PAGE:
Gov. Bill Haslam announced Monday a compromise with the Tennessee State Employees Association on civil service reform legislation and plans to add about $28 million in spending to his proposed state budget for the coming year.
The governor’s proposed amendment to the state budget calls for increasing fees paid to local governments for housing prisoners in county jails, in part to reduce complaints about an administration bill to imposing longer sentences for repeat domestic violence offenders. Some local governments had protested what the called an “unfunded mandate” from the state, since they will have to cover the costs of keeping jailed offenders longer.
The increase in prisoner payments by $2 per day will cost the state an estimated $4 million per year. The increase in domestic violence sentences is projected to cost local governments collectively about $8 million per year.
Other changes in the$30.2 billion budget plan from the original version submitted in February include:
-The governor’s proposal to reduce the state sales tax on groceries from 5.5 percent to 5.3 percent is revised to set the new rate at 5.25 percent next year. Under the Haslam plan, the rate would then fall to 5 percent in the following year. The change from 5.3 to 5.25 percent costs the state an estimated $3.3 million in lost revenue while saving consumer another nickel on a $100 grocery bill, or a total of 25 cents.
-Plans to eliminate about $5.5 million in funding for the Department of Intellectual and Developmental Disabilities were dropped. That includes $1 million for continuing “family support services.”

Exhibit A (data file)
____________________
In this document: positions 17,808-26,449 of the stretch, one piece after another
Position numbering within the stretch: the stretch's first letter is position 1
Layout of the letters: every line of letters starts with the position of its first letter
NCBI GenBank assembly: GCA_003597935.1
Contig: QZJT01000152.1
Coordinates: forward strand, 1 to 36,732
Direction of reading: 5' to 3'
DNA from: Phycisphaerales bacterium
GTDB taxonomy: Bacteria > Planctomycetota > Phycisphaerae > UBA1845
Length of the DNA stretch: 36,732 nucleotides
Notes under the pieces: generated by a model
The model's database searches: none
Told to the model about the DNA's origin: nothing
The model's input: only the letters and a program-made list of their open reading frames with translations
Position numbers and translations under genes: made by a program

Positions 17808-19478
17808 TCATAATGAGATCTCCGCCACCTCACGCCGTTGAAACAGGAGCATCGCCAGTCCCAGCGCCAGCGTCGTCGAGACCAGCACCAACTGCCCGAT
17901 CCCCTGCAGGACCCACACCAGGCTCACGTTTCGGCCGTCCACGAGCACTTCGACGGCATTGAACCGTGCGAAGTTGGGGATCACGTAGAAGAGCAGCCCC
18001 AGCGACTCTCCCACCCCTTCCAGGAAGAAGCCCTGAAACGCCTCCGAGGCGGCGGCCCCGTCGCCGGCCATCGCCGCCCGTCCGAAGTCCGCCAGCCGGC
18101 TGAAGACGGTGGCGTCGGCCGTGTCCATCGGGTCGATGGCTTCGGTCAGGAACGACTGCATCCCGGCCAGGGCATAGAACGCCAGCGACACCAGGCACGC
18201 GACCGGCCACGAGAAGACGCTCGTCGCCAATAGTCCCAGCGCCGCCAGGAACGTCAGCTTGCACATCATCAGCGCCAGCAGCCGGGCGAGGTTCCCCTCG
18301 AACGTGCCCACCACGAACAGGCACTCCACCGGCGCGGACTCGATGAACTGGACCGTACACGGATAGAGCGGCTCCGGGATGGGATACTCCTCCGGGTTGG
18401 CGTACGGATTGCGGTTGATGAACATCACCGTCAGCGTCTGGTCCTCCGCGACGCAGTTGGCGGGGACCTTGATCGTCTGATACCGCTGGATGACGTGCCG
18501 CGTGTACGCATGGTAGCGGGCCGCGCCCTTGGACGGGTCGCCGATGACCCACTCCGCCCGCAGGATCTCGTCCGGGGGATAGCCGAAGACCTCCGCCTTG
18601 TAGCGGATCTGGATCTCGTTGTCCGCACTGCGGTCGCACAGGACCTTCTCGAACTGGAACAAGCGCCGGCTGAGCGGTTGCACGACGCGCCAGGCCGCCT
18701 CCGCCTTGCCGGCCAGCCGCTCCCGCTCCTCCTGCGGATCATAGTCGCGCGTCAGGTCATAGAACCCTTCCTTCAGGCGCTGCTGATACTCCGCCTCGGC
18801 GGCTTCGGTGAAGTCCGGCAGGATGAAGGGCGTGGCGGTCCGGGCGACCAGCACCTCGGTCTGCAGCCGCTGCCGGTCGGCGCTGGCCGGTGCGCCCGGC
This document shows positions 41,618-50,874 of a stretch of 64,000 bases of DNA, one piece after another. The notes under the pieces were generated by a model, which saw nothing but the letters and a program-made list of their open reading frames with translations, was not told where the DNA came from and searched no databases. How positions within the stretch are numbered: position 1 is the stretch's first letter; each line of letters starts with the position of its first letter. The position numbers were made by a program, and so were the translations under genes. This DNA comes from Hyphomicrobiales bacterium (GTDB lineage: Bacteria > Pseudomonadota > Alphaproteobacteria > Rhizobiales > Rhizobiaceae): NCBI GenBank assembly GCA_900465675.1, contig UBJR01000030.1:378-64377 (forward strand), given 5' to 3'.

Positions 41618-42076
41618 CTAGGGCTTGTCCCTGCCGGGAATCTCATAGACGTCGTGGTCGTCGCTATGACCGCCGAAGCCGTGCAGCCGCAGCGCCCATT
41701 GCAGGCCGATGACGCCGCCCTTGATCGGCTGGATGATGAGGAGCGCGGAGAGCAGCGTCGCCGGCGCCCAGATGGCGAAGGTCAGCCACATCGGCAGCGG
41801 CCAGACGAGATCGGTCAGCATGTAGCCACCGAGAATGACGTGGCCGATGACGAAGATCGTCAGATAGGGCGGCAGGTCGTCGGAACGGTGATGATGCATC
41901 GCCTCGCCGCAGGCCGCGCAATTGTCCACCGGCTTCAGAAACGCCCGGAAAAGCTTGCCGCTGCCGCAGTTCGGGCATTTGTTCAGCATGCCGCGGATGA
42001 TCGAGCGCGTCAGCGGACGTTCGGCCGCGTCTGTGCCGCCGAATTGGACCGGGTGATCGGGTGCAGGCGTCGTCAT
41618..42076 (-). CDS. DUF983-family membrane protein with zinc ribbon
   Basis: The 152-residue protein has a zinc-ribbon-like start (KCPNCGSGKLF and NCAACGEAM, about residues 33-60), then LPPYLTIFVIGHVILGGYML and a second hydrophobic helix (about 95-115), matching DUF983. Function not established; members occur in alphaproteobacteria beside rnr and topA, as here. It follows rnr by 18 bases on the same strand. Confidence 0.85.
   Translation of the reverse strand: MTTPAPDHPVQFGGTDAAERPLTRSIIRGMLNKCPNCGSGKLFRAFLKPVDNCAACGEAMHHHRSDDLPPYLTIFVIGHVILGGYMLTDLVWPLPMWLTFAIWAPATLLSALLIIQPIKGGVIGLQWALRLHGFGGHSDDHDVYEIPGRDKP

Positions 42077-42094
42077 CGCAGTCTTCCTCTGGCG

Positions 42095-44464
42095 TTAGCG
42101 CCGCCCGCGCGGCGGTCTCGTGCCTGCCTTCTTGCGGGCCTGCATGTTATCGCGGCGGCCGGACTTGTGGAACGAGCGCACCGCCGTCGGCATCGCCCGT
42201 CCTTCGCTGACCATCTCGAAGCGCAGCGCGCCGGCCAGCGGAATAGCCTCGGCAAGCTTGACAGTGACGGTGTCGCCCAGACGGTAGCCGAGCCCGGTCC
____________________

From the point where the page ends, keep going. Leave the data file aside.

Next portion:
-Restoration of several other previously-planned cuts in social programs, including $3.9 million for Health Start and Child Health and Development Programs; $3 million for family resource centers statewide; $1.4 million for mental health “peer support centers; $375,000 for a poison control center; $250,000 for child advocacy centers; and $250,000 to a mentoring program for children of prison inmates that is operated by Big Brothers Big Sisters organizations.
-$5 million for Tennessee career centers, dealing with costs that had been provided by federal funding.
-$1 million for land acquisition at Radnor Lake State Park in Nashville.
Haslam said he had been flooded with more than $600 million in requests for new spending while only about $28 million to $30 million was available – thanks to state revenue collections continuing to run ahead of expectations for the past two months.
“For every one yes, we had abut 30 no’s,” he said.
The deal with the Tennessee State Employees Association came after a round of weekend negotiations between administration officials and the TSEA officials. The two sides agreed to amendments that will be presented to a House committee on Tuesday and, with their adoption, TSEA will support the civil service bill (HB2384)
“We got to the point where we can support the legislation,” said TSEA spokesman Chris Dauphin.
Haslam said that about 20 changes to the bill as originally introduced have already been made, but those and the additional revisions will still leave intact his goal of streamline promoting state employees and eliminating seniority as the primary factor in decisions.
Among the changes negotiated over the weekend:
-The TSEA and other employee groups will be ormally consulted by administration officials as they develop an evaluation system for employees.
-The 2.5 percent raise in Haslam’s budget for the coming year will apply across-the-board with no exceptions. TSEA last year complained that Haslam did not provide a 1.6 percent raise to all employees, excluding those that had been disciplined.